Maxum Foods dairy commodity update for August

By Jim Cornall

- Last updated on GMT

In its monthly update, Maxum Foods said demand for dairy commodities remains steady.
In its monthly update, Maxum Foods said demand for dairy commodities remains steady.

Related tags Dairy

Maxum Foods has published its update on the global dairy markets for August 2021.

Dustin Boughton, Maxum Foods’ procurement director, said overall market fundamentals through the coming quarters will remain mostly supportive of prices, as milk production in the northern hemisphere grows more slowly, and the improving Covid situation allows for gradual re-opening of food service channels.

Demand for dairy commodities remains steady, Boughton said, although disruptions due to the rapid spread of the Covid Delta variant into unvaccinated populations has forced many governments to reimpose restrictions.

Global trade grew 4.8% year-on-year in May 2021 and 3.9% over May 2019. The strong gain over the prior year is partly due to the lull in trade caused by the impact of Covid port disruptions, but the ongoing surge in China’s demand explains a large portion of the total gains, Boughton said. The recurring theme of the dominance of China continued and will likely remain in June data based on NZ’s June exports data.

China’s expanding demand continues to be critical to the balancing of the global market, he noted, with its growth in imports outweighing some weaknesses in demand in milk powders from some regions challenged by affordability of firming prices. In the short-term, commodity prices may drift weaker, as buyers pushback against elevated prices.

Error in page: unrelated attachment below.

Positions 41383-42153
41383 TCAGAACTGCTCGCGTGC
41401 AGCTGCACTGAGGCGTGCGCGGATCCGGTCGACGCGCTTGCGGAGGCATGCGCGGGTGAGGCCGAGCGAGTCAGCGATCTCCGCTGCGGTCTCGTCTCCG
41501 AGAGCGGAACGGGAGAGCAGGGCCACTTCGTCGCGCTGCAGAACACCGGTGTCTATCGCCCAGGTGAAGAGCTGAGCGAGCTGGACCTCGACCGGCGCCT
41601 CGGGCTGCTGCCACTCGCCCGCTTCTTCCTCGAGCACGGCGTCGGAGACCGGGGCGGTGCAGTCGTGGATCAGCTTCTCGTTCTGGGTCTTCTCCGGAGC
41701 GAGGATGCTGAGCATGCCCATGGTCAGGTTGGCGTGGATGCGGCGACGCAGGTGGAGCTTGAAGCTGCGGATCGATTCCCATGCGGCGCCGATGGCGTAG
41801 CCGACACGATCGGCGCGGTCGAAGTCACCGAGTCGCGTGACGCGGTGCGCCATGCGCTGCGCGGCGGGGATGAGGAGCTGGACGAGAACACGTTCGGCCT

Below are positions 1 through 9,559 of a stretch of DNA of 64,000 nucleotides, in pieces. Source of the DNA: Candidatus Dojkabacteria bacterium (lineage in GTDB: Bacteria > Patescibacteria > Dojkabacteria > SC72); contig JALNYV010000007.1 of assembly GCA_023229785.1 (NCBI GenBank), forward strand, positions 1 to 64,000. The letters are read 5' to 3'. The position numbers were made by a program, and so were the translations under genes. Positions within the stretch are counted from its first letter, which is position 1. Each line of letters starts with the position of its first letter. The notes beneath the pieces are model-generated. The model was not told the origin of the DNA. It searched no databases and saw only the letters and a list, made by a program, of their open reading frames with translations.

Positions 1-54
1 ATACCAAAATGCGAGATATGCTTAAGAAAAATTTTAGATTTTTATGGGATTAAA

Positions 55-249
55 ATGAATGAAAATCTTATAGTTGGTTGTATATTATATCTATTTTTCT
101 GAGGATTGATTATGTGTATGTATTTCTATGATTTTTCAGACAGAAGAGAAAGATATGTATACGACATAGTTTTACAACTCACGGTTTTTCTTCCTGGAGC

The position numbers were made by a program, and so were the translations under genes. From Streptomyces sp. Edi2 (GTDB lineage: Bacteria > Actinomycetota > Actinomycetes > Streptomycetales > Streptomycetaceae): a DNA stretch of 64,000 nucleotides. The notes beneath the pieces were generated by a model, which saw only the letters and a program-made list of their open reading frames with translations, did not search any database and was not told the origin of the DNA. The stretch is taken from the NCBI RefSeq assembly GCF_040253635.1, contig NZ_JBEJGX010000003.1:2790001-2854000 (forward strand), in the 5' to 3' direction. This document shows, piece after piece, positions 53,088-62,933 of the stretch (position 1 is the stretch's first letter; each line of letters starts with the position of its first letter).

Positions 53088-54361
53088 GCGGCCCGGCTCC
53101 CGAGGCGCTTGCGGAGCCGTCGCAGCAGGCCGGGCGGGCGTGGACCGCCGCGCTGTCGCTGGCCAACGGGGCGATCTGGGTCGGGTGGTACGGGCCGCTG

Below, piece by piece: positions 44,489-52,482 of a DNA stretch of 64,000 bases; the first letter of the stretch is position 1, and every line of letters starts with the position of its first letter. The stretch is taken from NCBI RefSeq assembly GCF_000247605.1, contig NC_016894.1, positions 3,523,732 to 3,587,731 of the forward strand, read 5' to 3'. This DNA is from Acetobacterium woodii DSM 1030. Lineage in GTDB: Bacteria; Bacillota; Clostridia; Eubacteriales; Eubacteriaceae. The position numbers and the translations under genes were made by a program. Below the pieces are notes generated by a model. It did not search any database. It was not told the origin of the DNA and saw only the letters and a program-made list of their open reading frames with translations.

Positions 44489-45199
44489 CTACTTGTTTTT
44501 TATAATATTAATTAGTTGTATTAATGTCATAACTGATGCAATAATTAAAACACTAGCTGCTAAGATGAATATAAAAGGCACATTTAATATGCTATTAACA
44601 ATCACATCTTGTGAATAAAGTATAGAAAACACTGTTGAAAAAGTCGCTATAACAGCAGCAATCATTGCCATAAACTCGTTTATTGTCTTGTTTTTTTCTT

The glut of US milk will gradually ease, Boughton said, with signs of a peaking in cow numbers, while cheese and butterfat balance sheets should improve as demand recovers with stronger food service patronage. Rebalancing of the US cheese market will have an important bearing on its export competitiveness, while growth in milk powder output will slow.

Boughton said the size of the peak in NZ milk supply in the current season remains a lottery but a “normal season” is forecast, and a strong milk price will drive higher yields on NZ farms.

He concluded by saying the sustainability of strong Chinese WMP, cheese and butter demand is critical to how well NZ can balance its WMP supplies, and influence availability of butterfat – already suffering from weak demand in developing markets.

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